McMILLAN, JOHN, bookseller, stationer, and publisher; b. 9 Nov. 1833 in Madison, Ind., only child of James McMillan and Rachel Griscom Murray; m. 14 April 1862 Dorothea Jack in Saint John, N.B., and they had eight children; d. there 25 May 1905.
John McMillan’s grandfather and namesake, a bookseller from Belfast, immigrated with his family to New Brunswick after the Napoleonic wars and in 1822 established a bookselling house in Saint John. His son James worked as a journeyman printer in the United States from the late 1820s and later operated a bookstore in Indiana, where John was born and where he received his early education. In the mid 1840s James McMillan returned to Saint John to assist his ailing father, his brother Alexander, and his invalid brother David in the family business, which by this time had added a bindery and a printing-office. James and Alexander renamed the firm J. and A. McMillan in 1845.
On his father’s return to New Brunswick John had been enrolled in the Saint John Grammar School, and after completing his education in the late 1840s he went back to the United States, where he eventually joined the navy. McMillan served two or three years as secretary to Captain Samuel Francis Du Pont on the frigate Minnesota, and he was reportedly present when Commodore Matthew Calbraith Perry opened Japan to American commerce in 1853–54. After leaving the navy McMillan returned to Saint John. Most likely he worked in the family business for a few years before formally joining as a partner in May 1866. Unlike his father, who had extensive experience in several American publishing and bookselling ventures, John appears to have learned his trade almost exclusively from his father.
By the 1850s J. and A. McMillan had become one of the most important publishers in the Maritimes, and author George L. Parker has claimed that in the period from about 1860 to 1885 “the McMillan list of publications was the largest and the most distinguished of any nineteenth-century Maritimes firm.” Among the items printed were papers of various types, textbooks, and other works such as the Maritime Monthly, a literary magazine produced in collaboration with A. and W. MacKinlay [see Andrew MacKinlay*] of Halifax and issued from 1873 to 1875. The McMillans’ premises burned in the great fire of 1877, and the business probably suffered a set-back. By the mid 1880s their publishing profile had begun to diminish. Population growth in the Saint John region had slowed because of out-migration and reduced immigration; the publishing trade had begun to feel the effect of the cheaply printed dime novels; and, like other Maritime publishers, J. and A. McMillan did not have a large enough immediate market in which to sell works published even in limited quantities. Lastly, James McMillan, the most experienced publisher and printer of the firm, had retired from active management in the early 1880s. Although the firm continued to publish works of local interest in the late 19th century, such as William Franklin Bunting*’s compendium of freemasonry in New Brunswick in 1895 and others by James Hannay and David Russell Jack*, by then its involvement with publishing was practically finished. In the 20th century J. and A. McMillan had to content itself with developing its printing business and its trade in general office supplies.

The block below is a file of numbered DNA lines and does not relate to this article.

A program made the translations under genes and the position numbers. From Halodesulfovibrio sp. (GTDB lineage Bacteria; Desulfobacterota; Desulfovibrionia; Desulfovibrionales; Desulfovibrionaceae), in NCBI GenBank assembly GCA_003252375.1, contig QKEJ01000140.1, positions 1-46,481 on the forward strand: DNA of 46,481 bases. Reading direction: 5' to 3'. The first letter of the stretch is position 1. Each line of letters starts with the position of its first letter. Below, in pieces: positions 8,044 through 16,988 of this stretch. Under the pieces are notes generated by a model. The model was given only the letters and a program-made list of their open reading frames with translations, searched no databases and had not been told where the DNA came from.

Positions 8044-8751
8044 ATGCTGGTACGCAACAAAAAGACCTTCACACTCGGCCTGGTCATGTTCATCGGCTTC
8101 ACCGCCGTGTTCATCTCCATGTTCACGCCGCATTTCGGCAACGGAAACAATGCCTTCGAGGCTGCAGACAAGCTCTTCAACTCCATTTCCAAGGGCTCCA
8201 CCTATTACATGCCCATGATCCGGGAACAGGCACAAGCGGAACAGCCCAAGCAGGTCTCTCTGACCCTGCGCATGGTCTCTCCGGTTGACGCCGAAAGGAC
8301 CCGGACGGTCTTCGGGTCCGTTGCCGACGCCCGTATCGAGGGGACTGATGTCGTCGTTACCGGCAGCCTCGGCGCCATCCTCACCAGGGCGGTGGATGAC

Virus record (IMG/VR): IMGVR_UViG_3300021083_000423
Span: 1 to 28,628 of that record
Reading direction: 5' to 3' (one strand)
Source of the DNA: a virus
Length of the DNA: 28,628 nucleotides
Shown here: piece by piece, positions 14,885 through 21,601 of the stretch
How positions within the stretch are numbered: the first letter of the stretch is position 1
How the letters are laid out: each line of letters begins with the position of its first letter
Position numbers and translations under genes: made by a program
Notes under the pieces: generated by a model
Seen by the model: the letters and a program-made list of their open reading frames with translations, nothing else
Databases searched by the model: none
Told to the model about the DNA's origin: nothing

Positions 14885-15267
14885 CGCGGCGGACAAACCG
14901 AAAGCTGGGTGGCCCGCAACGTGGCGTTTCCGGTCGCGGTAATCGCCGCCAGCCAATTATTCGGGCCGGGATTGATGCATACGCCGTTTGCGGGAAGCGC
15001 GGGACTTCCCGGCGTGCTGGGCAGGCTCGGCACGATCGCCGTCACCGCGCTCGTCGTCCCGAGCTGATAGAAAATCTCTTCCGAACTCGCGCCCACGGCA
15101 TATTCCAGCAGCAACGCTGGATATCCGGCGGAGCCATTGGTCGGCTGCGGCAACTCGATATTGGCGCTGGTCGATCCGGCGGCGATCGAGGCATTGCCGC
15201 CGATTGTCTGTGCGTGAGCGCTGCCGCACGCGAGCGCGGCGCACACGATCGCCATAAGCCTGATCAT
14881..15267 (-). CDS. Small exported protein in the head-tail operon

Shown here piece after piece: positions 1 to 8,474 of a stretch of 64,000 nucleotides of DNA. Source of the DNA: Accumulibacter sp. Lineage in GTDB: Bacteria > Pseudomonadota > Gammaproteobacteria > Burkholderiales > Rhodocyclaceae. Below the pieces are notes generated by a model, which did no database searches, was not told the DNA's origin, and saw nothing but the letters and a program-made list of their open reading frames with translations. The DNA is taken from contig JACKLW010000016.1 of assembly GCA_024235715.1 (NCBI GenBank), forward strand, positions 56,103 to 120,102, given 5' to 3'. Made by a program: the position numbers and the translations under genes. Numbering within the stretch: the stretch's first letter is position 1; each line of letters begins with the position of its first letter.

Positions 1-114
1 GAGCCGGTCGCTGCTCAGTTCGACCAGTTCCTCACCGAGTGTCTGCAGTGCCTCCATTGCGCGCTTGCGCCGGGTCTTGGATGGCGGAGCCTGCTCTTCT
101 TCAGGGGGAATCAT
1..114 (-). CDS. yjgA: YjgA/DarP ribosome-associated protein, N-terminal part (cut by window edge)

It may be significant that John McMillan’s importance in the local business community began to increase only after he had become head of the firm on his father’s retirement. Elected a member of the Saint John Board of Trade in 1878, he sat continuously on that body from 1881 to 1895, and was again elected to it in 1898. McMillan was appointed registrar of probate for Saint John County in 1894, and served in this position until his death. He was also active in the Liberal party and a prominent member of Saint John’s leading businessmen’s association, the Union Club.
On his death John McMillan was succeeded as head of J. and A. McMillan by his son Alexander, the last family member to manage the firm. Alexander died in 1929, and when John’s widow passed away in the early 1930s the senior employees of J. and A. McMillan assumed control of the company.
Daily Telegraph (Saint John, N.B.), 25 May 1905. Saint John Globe, 25 May 1905. St. John Daily Sun, 26 May 1905. Canadian biog. dict. E. W. McGahan, “The port in the city: Saint John, N.B. (1867–1911), and the process of integration” (phd thesis, Univ. of N.B., Fredericton, 1979), 762, 765, 767, 770. G. L. Parker, The beginnings of the book trade in Canada (Toronto, 1985), 119–20. “The wind . . . the flames . . . and the silver spoon,” Canadian Office Products and Stationery (Toronto), September/October 1972: 13.